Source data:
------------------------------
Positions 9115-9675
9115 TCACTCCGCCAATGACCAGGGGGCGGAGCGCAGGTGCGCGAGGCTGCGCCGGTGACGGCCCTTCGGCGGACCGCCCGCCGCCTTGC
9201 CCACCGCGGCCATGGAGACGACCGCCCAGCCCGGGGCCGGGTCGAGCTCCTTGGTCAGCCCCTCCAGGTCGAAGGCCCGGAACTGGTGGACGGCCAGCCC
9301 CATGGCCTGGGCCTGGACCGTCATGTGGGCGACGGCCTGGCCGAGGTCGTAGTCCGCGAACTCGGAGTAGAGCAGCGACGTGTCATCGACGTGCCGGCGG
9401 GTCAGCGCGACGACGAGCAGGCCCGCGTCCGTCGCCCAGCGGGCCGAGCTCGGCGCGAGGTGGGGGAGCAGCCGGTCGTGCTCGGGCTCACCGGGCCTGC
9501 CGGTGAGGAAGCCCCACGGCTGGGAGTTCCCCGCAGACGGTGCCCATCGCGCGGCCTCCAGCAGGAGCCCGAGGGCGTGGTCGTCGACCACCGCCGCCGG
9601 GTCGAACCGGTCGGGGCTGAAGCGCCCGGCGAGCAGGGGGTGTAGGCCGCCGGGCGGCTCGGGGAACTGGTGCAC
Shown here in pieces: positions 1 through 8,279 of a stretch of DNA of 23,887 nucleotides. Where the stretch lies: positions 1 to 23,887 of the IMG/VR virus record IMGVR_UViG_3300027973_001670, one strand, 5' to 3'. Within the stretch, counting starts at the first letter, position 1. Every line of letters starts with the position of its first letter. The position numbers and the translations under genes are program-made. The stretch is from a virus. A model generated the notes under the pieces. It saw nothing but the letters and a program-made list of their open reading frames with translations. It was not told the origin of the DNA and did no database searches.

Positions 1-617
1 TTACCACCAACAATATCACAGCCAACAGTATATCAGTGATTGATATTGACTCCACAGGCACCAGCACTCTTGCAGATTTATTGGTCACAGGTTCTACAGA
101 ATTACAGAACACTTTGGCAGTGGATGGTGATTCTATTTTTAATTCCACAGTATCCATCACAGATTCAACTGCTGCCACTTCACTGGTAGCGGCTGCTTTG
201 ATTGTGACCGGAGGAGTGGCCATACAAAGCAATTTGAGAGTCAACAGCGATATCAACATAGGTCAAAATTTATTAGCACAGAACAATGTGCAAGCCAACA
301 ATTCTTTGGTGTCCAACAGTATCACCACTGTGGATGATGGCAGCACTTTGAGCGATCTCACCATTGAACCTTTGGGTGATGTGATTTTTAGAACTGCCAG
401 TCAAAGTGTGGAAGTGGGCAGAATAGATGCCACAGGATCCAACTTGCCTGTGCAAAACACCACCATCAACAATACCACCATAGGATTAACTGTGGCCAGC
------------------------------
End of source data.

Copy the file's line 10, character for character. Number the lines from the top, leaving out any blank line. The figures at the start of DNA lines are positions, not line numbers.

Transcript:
1 TTACCACCAACAATATCACAGCCAACAGTATATCAGTGATTGATATTGACTCCACAGGCACCAGCACTCTTGCAGATTTATTGGTCACAGGTTCTACAGA